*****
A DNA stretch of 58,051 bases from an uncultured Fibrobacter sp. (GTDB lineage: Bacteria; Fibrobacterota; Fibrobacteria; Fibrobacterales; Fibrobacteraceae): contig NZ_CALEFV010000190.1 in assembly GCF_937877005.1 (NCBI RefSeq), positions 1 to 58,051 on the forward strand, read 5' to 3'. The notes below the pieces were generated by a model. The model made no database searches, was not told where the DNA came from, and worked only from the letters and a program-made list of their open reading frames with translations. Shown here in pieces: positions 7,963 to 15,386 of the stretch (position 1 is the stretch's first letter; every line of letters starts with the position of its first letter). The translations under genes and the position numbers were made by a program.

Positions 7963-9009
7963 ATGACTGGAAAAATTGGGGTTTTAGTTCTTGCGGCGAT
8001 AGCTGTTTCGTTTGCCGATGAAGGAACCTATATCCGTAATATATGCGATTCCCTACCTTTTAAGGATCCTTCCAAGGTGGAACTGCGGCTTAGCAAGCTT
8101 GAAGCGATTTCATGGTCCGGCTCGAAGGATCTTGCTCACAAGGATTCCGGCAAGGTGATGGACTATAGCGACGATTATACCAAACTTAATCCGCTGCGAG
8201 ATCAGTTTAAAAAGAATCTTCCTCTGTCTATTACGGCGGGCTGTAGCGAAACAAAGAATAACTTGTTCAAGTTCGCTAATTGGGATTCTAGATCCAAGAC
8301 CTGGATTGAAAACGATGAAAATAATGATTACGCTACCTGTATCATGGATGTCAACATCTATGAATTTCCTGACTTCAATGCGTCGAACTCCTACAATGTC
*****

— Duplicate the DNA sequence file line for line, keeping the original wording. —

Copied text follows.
A DNA stretch of 58,051 bases from an uncultured Fibrobacter sp. (GTDB lineage: Bacteria; Fibrobacterota; Fibrobacteria; Fibrobacterales; Fibrobacteraceae): contig NZ_CALEFV010000190.1 in assembly GCF_937877005.1 (NCBI RefSeq), positions 1 to 58,051 on the forward strand, read 5' to 3'. The notes below the pieces were generated by a model. The model made no database searches, was not told where the DNA came from, and worked only from the letters and a program-made list of their open reading frames with translations. Shown here in pieces: positions 7,963 to 15,386 of the stretch (position 1 is the stretch's first letter; every line of letters starts with the position of its first letter). The translations under genes and the position numbers were made by a program.

Positions 7963-9009
7963 ATGACTGGAAAAATTGGGGTTTTAGTTCTTGCGGCGAT
8001 AGCTGTTTCGTTTGCCGATGAAGGAACCTATATCCGTAATATATGCGATTCCCTACCTTTTAAGGATCCTTCCAAGGTGGAACTGCGGCTTAGCAAGCTT
8101 GAAGCGATTTCATGGTCCGGCTCGAAGGATCTTGCTCACAAGGATTCCGGCAAGGTGATGGACTATAGCGACGATTATACCAAACTTAATCCGCTGCGAG
8201 ATCAGTTTAAAAAGAATCTTCCTCTGTCTATTACGGCGGGCTGTAGCGAAACAAAGAATAACTTGTTCAAGTTCGCTAATTGGGATTCTAGATCCAAGAC
8301 CTGGATTGAAAACGATGAAAATAATGATTACGCTACCTGTATCATGGATGTCAACATCTATGAATTTCCTGACTTCAATGCGTCGAACTCCTACAATGTC